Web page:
contract should also specify the type of action, if any, the provider
might take in case of security or integrity incidents, threats or
vulnerabilities, as well as any arrangements implemented by the
provider to provide compensation if such events occur.

(12c) In order to address public interest issues with respect to the
use of communications services, and to encourage protection of the
rights and freedoms of others, the relevant national authorities
should be able to produce and have disseminated, with the aid of
providers, information related to the use of communications services.
This information should include warnings regarding copyright
infringement, other unlawful uses and dissemination of harmful
content, and advice and means of protection against risks to personal
security, which may for example arise from disclosure of personal
information in certain circumstances, privacy and personal data. The
information could be coordinated by way of the cooperation procedure
established in Article 33(2a). Such public interest information
should be produced either as a preventative measure or in response to
particular problems, it should be updated whenever necessary and it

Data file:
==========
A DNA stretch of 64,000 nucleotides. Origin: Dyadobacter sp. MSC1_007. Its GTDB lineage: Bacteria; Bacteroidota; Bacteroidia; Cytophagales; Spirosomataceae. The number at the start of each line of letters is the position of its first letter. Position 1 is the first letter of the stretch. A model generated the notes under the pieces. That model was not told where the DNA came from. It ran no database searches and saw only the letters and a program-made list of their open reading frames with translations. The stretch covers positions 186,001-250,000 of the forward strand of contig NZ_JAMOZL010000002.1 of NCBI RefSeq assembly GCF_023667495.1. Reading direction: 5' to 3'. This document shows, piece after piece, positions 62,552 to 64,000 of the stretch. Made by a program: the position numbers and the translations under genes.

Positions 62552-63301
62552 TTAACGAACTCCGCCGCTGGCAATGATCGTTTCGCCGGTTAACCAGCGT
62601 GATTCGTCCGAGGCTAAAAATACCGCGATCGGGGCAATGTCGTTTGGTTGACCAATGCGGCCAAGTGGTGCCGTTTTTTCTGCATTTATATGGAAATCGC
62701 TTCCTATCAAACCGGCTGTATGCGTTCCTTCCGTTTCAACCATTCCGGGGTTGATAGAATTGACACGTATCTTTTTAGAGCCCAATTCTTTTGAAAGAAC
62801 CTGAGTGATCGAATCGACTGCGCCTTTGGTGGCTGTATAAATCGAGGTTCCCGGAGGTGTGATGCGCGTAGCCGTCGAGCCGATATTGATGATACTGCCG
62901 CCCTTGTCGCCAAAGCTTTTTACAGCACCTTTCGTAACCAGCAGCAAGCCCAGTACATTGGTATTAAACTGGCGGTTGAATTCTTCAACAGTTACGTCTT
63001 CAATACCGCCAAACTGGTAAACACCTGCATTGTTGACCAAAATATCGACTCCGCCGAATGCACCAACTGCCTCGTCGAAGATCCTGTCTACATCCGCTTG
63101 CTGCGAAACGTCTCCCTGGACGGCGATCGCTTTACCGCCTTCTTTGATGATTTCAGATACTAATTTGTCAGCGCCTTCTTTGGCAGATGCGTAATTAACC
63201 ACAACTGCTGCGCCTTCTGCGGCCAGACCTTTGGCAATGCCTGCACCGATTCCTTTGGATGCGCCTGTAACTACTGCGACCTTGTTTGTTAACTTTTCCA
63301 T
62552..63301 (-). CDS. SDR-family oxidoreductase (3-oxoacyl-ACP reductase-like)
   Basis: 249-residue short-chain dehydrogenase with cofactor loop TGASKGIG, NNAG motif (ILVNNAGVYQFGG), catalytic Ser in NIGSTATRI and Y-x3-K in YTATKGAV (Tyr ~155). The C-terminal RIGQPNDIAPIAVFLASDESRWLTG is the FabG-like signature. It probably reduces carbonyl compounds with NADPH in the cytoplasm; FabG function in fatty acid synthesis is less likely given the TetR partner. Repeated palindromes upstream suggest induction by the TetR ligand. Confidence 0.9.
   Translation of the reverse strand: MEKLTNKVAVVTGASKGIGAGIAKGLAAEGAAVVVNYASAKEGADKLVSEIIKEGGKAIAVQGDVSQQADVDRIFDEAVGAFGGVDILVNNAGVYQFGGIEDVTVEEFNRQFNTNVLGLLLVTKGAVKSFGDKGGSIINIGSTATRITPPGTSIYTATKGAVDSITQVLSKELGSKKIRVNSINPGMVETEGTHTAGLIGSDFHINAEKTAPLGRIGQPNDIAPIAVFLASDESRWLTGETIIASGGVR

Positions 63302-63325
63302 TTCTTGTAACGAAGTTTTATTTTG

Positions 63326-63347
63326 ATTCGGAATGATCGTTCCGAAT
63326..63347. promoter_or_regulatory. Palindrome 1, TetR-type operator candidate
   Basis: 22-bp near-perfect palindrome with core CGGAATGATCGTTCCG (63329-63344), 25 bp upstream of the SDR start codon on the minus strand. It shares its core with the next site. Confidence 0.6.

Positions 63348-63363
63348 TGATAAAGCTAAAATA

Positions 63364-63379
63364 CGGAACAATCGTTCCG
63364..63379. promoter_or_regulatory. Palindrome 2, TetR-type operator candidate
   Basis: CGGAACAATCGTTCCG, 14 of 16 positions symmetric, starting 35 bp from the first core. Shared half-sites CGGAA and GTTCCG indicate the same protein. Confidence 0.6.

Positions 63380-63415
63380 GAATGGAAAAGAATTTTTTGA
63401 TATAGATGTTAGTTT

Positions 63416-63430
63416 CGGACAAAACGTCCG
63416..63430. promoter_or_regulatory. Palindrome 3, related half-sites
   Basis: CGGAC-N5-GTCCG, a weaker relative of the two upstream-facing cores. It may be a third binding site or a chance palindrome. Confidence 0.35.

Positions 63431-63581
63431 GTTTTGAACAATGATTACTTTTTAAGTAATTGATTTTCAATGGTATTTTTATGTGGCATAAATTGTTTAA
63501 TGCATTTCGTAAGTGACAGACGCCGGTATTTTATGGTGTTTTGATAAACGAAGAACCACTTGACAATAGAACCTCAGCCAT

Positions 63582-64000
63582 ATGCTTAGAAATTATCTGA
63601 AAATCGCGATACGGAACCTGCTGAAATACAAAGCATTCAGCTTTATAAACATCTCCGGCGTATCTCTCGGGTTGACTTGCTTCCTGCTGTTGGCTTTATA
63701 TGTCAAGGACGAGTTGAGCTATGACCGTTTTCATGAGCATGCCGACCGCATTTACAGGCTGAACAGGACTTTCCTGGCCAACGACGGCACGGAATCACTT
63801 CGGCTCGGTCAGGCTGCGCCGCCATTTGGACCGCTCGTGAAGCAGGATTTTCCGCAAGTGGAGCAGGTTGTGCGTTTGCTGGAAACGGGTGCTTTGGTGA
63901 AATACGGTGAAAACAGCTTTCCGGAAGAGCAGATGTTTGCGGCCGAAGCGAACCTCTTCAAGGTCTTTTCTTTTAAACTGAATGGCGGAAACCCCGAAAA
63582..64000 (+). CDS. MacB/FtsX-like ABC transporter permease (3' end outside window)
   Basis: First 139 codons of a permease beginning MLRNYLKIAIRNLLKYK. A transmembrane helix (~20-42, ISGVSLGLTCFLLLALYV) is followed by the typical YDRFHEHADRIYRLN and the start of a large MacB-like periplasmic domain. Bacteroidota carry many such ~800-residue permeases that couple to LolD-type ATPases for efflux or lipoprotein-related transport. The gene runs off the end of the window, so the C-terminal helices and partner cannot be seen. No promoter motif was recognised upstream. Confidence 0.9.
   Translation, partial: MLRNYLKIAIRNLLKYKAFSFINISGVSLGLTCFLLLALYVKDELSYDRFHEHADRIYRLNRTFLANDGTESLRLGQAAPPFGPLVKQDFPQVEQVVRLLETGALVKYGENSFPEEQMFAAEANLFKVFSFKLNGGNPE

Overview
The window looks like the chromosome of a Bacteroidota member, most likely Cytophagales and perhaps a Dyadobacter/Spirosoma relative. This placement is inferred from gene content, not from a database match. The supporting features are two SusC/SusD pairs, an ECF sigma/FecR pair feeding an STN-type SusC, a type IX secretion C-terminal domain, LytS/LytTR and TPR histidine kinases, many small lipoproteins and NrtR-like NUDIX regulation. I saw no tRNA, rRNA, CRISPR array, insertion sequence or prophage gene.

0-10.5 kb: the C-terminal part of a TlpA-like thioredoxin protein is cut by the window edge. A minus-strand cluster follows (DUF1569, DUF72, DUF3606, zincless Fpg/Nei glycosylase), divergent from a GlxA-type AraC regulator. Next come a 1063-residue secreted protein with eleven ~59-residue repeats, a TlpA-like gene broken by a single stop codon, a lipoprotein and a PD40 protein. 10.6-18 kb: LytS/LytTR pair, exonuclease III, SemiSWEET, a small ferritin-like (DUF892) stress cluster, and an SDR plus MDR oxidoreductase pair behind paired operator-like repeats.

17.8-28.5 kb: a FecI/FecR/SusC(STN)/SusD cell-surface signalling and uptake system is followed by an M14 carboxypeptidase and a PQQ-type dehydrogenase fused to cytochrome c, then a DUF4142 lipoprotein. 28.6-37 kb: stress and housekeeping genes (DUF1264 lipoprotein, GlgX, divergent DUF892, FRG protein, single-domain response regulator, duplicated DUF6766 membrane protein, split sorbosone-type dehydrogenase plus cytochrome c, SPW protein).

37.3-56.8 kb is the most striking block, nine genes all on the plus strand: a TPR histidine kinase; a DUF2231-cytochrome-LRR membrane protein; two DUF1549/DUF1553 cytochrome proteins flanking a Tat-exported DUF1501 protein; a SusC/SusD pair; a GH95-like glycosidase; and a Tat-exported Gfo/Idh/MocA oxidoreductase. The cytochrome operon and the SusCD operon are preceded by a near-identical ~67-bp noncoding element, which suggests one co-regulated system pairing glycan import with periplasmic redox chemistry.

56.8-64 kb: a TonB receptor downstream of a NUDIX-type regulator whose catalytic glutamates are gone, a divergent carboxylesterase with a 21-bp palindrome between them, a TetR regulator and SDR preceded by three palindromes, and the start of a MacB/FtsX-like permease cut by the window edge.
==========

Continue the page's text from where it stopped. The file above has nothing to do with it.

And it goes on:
should be presented in easy to comprehend printed and electronic
formats, as determined by each Member State, and on national public
authority websites. National regulatory authorities should be able to
oblige providers to disseminate this information to their customers
in a manner deemed appropriate by the national regulatory
authorities. Significant additional costs incurred by service
providers for dissemination of such information, for example if the
provider is obliged to send the information by post and thereby
incurs additional postage costs, should be agreed between the
providers and the relevant authorities and met by those authorities.
The information should also be included in contracts.

(13) Community rules on consumer protection and national rules in
conformity with Community law should apply to Directive 2002/22/EC
without exception.

Merged recital 14 and 16 (14-14c)

(14) It should be the end-users' decision what lawful content they
want to be able to send and receive, and which services,
applications, hardware and software they want to use for such
purposes, without prejudice to the need to preserve the integrity and
security of networks and services. A competitive market with
transparent offerings as provided for in Directive 2002/22/EC should
ensure that end-users are able to access and distribute any lawful
content and to use any lawful applications and/or services of their